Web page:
# Metal Detecting Research & Exploration - A Complete Guide, page 27

## Basic Calculations Used in Map Research

### DETERMINING THE SCALE OF A DIGITAL HISTORIC MAP - TUTORIAL

You can determine the scale of a digital historic map by either using a specific software (described on page 32) or by methods described on previous pages if at least one scale of any type is present on a map you are analyzing. In many cases it is the opposite.

For example, the value of a Swedish mile ("mil"; "Mÿl" - on historic Swedish maps) used to have a few different lengths, ranging from 10.688 meters (6.64 miles) to 10,972.8 meters (6.81 miles), in different parts of Sweden until 1699 (today in metric system, 1 "mil" = 10 kilometers = 6.2 miles). The discrepancies between the lengths of the same length unit come into play when a few historical maps are used for research, and this may greatly affect the results.

To avoid this problem, it is essential to determine the scale of each historic map. Described below is an example of how to figure out the scale of a digital historic map, i.e. when it is displayed on your computer monitor, if no scales are shown on the map, i.e. none of the methods described on a previous page can be used.

This simple method is based on a few calculations done with two sets of distance measurements taken from both a historic map and corresponding modern topo map. To obtain distance measurements, I use two sets of corresponding control points: one set originates from a modern reference map (topo map), while the points of another set are positioned on the old map.

For my reference map, I use the modern topographic map of a large scale, such as 1:50,000 or larger, which would be close to the scale of the historic map. The distance measurement between two control points on my reference map is considered to be perfectly accurate. To acquire the most precise ground measurement between these points, I use the web-based Google Earth application.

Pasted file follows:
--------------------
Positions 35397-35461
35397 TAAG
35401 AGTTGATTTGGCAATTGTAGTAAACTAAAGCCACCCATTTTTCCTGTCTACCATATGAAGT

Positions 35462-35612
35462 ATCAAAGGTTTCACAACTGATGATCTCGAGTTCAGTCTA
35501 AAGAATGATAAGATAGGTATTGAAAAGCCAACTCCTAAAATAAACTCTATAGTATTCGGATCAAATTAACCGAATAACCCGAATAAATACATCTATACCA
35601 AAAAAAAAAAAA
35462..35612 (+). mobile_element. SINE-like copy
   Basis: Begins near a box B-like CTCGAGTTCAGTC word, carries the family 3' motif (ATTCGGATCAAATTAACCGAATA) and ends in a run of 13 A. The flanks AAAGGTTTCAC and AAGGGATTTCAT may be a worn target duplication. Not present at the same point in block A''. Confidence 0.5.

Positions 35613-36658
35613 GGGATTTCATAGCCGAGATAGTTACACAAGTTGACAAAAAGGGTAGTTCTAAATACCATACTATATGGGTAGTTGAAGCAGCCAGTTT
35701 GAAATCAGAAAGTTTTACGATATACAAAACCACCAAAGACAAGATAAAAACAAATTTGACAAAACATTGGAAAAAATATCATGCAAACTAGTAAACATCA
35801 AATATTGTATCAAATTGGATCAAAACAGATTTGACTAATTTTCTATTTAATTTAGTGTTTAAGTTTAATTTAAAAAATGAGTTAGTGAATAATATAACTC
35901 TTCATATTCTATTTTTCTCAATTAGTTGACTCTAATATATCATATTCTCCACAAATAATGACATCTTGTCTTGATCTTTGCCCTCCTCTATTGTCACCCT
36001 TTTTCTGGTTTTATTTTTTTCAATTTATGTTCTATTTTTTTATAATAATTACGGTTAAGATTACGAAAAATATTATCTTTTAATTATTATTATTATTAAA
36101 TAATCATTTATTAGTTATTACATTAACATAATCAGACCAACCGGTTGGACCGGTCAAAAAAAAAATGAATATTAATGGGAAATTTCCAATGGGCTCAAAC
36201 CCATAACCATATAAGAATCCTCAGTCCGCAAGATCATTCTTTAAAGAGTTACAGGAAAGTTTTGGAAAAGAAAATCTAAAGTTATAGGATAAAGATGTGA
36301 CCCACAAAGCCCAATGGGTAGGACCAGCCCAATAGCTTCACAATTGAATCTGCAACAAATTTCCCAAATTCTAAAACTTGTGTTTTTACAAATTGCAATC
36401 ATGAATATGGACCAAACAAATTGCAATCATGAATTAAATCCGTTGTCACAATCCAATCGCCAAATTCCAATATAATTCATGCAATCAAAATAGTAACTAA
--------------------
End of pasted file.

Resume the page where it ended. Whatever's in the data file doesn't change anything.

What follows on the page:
On the topo map, I choose the landmarks that would be mapped at the same spots on a historical map. And here is a trick: to serve this purpose, these landmarks cannot be man-made because they might have not remained at the same spots in the past four centuries. Basically only permanent and well-defined landmarks can be used for this project.

For that reason, I do not choose villages, roads, bridges, taverns and other structures to be my control-points or tie-points. Neither I can use some natural landmarks, such as springs, brooks, ponds, etc. And now I am facing another problem: there is a lack of static landmarks that are available on the historic non-topographical map. If it was a topographic map, for example, I would easily find a couple of large single-standing boulders - perfect permanent landmarks (they are always present on a modern topo map), and measure the distance between them.

For the sake of this map analysis tutorial, I am going to use any two suitable points I can find on historical map. Point A is a spot at which the original road used to cross the creek 300 years ago. On topo map, it is marked with abbreviation "бр." = "ford." Point B is a sharp turn of the road that I know has been there since the late 1600s. It is also important to choose the points that are at least at the same elevation level.

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